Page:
As an independent agency, DCCAH evaluates and focuses on matters concerning the development of arts and humanities programming in the District. It consists of 17 members, 13 of whom are women, and nine who identify as African American. In June, the D.C. Council approved Reggie Van Lee’s appointment as DCCAH chair.

On Sunday, Mendelson defended his decision not to move forward with Barry and Hopkinson’s nominations in a statement that described them as polarizing figures in the District’s arts community. He also accused Barry of voting on grants concerning her organization and dismissed Hopkinson’s “The Redlining of DC Arts Grant Funding” graphic as misleading.

Van Lee wrote a letter to Mendelson in which he implored the council chairman to reconsider his decision. He also defended Barry, saying that she, along with other commissioners, voted blindly on submissions ranked by panelists. He went on to confirm that Barry didn’t serve as a panelist or participate on the grant-making committee that would’ve been more intimately involved with the process.

Over the last week, Barry has conducted meetings with At-large Council member White, and Council members Henderson, Bonds and Gray, each of whom she said decried any efforts to punish Black women who sought to create an equitable playing field for creatives of color.

Barry, who expressed hope that DCCAH would follow through on the 44 recommendations that her task force compiled last year, said the arts community has already benefited from the changes made within the last two years.

“People have already received grants to help build their companies to create art,” Barry said. “They’re getting more support because of the efforts of the task force, Reggie Van Lee and the other commissioners. I want them to continue to make sure they get a fair opportunity.”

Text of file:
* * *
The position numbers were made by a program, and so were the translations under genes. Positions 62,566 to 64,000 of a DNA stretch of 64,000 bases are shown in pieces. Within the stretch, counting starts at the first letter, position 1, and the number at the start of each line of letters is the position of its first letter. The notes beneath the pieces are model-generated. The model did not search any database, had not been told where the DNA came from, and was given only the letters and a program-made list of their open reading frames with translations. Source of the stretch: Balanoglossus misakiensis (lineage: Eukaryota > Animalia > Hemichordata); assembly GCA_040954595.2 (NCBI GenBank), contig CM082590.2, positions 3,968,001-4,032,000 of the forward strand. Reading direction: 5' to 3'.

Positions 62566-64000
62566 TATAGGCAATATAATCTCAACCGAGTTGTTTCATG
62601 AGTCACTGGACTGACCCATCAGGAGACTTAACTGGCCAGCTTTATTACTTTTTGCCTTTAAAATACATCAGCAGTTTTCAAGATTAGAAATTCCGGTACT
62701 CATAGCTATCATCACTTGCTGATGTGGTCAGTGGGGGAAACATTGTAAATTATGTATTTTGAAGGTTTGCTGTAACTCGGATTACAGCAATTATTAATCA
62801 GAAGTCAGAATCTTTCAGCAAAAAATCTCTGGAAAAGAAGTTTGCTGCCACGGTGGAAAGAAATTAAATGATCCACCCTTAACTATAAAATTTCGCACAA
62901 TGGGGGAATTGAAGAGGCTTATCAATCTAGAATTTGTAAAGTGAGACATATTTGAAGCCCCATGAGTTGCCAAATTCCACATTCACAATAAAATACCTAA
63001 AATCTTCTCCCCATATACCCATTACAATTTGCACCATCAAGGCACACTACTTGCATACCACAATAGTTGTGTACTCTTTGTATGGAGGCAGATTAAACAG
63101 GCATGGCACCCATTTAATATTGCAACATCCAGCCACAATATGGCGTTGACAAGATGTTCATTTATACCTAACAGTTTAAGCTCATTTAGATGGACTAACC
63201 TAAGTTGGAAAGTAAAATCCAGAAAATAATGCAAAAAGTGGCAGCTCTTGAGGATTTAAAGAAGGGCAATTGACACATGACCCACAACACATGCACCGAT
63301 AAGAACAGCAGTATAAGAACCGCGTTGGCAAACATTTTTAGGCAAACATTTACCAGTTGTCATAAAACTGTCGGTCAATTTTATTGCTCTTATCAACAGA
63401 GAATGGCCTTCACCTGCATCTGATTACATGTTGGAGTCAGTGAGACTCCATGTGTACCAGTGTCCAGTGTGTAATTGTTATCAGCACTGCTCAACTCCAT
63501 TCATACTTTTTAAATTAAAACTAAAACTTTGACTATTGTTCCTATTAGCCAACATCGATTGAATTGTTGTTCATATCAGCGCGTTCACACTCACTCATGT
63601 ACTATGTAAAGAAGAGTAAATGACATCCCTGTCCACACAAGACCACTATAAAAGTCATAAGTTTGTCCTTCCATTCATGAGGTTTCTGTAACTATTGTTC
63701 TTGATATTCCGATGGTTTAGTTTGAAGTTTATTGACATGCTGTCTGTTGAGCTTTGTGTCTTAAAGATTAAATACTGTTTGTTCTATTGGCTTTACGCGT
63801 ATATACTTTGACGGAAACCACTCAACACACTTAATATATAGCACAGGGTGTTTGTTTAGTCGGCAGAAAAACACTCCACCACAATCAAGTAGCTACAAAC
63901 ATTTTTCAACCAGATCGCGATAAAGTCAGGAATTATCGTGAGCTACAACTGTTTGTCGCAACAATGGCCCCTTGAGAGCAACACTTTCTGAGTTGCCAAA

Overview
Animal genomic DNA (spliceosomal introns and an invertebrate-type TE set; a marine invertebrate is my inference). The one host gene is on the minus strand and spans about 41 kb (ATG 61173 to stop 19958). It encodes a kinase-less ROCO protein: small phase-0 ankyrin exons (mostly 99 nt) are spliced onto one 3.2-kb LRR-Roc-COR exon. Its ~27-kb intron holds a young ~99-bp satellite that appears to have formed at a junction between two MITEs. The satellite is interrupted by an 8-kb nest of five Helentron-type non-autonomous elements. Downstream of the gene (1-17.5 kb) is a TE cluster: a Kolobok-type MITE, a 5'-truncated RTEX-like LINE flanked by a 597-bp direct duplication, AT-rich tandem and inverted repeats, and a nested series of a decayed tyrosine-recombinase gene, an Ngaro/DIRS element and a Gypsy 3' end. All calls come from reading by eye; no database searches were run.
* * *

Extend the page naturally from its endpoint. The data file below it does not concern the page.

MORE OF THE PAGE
Thinking About the Bigger Picture

On Monday, Barry and Hopkinson appeared at the “Don’t Mute Black Women” parade that started on the corner of 7th Street and Florida Avenue and wrapped up near the Reeves Center on 14th and U Street in Northwest with performances from Pure Elegance Band and TOB.

At-large Council member White and The Rev. Graylan Hagler counted among several speakers who criticized Mendelson’s actions and compelled audience members to elicit the support of their elected officials.

Amid the movement to extend Hopkinson and Barry’s tenure on DCCAH, people-of-color organizations have contacted Mendelson, Bowser and others. Audrey Hipkins of the Hurston/Wright Foundation counts among those who made their concerns known.

In her correspondence, Hipkins, the only Black panelist on NCAC’s grant review panel, expressed her shock upon finding that local organizations with millions of dollars in their coffers received significantly more in public funds than their counterparts with smaller budgets.

Hipkins went on to explain how DCCAH’s new funding formula has benefitted the Hurston/Wright Foundation, a 30-year organization committed to supporting Black writers. For instance, the $30,000 increase in grant funding allowed Hipkins and her fellow board members to hire one full-time staff member and possibly three more in the coming months.

At a time when it’s become even harder for smaller organizations to establish a strong foundation, Hipkins said such changes can make all the difference.

“I see a lot of people being able to invest in capacity building,” said Hipkins, the Hurston/Wright Foundation’s board chair.

“One of the hardest things [for smaller organizations] is the funding going to your programming. You don’t have time to develop the backend systems that allow you to grow and become stable,” she said.

Sam P.K. Collins

Sam P.K. Collins has more than a decade of experience as a journalist, columnist and organizer. Sam, a millennial and former editor of WI Bridge, covers education, police brutality, politics, and other...

Leave a comment

Your email address will not be published. Required fields are marked *